the F.A.I.T.H. series: trusting divine will
in my early twenties, i used to be *terrified* of high school students. the first time i started substitute teaching in September 2010, i was 22 years old, and i refused to go to the high school. all i could think was: “they’re bigger than me. they’ll run over me in the hallway. they’re almost as old as me. they’ll think i’m one of them. they won’t listen to me. they’ll try to hit on me.” et cetera, et cetera. the one time the agency practically begged me to leave a Pre-K classroom to go to the high school, I politely, but sternly, refused.
fast forward to May 2018, and i am wrapping up my 3rd year of teaching 10th grade english. TENTH grade. me. full-time teaching. HIGH SCHOOL.
yeah, i ask myself that question almost daily. especially because, at one point, i vehemently opposed the idea of being a full-time teacher, period. when i was in college, i was not goin. however, when i returned home and began a second round of substitute teaching, i decided to leave my comfort zone and venture into the world of high school. and why not? i was older (definitely), wiser (probably), and more mature (allegedly).
and wouldn’t you know it: the more i subbed at the high school, the more i felt that i was where i was supposed to be. i couldn’t shake the feeling that i should be teaching full-time. and here i am.
looking back now, i can’t help but think that the feeling i couldn’t shake was of divine origin. “god will put you where you are supposed to be,” as my mother often says. i used to brush her off when she said that, but i get it now. no matter what version of god you believe in, you have probably felt a higher power pushing you towards (or away from) a place or a person or a goal. that little voice in your ear saying “apply for that.” the facebook comment from a friend saying “write about that.” signs of divine will are everywhere, and they can come from anyone or anything.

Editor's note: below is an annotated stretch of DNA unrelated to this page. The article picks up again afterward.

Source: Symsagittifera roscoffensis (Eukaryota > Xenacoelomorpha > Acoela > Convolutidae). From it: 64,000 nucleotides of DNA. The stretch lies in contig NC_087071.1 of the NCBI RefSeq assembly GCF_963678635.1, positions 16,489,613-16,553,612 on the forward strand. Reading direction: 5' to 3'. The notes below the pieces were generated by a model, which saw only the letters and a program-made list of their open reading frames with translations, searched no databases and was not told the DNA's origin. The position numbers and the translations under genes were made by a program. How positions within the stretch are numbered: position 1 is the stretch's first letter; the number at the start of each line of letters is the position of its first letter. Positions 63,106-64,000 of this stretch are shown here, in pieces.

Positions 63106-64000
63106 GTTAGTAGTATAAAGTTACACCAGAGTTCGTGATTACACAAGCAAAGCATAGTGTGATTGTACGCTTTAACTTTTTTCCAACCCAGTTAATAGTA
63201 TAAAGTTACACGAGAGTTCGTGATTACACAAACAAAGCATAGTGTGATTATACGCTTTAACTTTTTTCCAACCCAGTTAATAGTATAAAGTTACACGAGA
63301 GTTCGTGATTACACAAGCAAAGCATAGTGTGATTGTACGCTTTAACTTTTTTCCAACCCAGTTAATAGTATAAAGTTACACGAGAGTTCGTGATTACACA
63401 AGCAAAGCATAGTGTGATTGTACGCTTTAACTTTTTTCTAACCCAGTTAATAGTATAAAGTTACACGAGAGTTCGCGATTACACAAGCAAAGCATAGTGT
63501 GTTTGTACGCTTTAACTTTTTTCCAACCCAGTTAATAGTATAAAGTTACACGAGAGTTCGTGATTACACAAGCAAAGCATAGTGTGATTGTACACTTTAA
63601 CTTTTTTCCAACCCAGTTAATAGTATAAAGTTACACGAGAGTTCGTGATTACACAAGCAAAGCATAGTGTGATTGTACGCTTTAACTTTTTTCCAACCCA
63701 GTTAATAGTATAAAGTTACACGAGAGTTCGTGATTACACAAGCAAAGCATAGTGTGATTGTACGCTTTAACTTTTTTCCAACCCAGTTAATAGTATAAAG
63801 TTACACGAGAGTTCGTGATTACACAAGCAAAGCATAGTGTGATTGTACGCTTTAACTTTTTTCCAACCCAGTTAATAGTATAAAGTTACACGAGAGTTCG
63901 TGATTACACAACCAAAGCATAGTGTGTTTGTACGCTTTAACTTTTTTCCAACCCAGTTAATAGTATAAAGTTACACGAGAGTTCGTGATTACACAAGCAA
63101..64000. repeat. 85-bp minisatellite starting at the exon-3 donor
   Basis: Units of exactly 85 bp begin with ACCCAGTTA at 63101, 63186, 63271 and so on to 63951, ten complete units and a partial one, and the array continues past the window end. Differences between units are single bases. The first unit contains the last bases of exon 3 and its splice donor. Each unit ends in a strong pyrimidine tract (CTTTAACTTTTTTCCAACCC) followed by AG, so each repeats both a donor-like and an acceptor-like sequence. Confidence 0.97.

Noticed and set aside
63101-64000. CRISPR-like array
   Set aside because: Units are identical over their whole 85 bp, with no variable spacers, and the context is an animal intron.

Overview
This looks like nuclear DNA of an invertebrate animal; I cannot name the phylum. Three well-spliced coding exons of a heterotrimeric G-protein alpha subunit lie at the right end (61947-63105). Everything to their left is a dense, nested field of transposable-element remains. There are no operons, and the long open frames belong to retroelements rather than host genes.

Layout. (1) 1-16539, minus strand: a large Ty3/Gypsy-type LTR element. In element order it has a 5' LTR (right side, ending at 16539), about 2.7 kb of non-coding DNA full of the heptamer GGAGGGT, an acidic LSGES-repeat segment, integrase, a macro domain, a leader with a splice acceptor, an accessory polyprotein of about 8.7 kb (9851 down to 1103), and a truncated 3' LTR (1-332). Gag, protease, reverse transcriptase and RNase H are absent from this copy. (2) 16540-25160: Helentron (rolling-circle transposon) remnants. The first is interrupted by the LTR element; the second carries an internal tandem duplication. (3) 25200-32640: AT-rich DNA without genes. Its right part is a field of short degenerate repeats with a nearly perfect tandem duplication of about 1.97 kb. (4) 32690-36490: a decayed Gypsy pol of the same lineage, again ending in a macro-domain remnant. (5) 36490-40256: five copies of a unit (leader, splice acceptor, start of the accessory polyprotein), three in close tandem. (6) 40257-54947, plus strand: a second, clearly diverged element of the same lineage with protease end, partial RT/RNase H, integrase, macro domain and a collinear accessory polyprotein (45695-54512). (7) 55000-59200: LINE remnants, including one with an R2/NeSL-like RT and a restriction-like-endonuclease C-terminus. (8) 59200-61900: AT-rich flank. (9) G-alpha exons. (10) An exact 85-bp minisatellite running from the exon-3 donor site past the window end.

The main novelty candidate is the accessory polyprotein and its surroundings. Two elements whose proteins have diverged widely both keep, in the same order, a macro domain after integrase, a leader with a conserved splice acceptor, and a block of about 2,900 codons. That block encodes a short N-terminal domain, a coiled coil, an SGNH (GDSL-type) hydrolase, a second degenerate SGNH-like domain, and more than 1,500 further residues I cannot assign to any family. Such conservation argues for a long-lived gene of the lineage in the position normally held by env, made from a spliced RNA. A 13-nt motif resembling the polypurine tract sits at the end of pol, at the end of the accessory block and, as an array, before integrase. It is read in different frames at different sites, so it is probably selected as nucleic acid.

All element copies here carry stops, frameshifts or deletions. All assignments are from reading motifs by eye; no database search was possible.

i think these signs are especially prevalent when it comes to doing things that scare you. reference my earlier story about how i became a teacher. none of it was accidental or coincidental. all i have to do is look at the signatures across the pages of my yearbook to see that these past three years have not been wasted.
yes, i am an english teacher, but i'm not so concerned about any grammatical errors in these pages. just knowing that i have done my job well enough for these kids to claim they're gonna miss me? talk about a boost to my mental wellness. while teaching has not always been a friend to my mental health, reading these messages over the past week definitely has me feeling all warm and fuzzy.
i don’t know if i will be a teacher forever, but i do know that my divine calling is education and mentorship, and instead of running from it (as i did for so many years), i am finally fully embracing it. when the time comes for me to continue as an educator in a different capacity, i may initially resist the change, but i will trust divine will to lead me in the right direction. especially when that direction scares me and gets me out of my comfort zone. god be good lookin’ out if you trust him. or her. ;)
the next post in the F.A.I.T.H. series will be the last one. *sad face* hopefully, these posts have been helpful for anyone out there struggling with the reconciliation of faith and fear. even though i’m the one who wrote them, they have helped me a lot, too. i truly believe that writing can be cathartic, and i encourage anyone reading this to try it. let me know how it goes. (:
❤️ lauren dee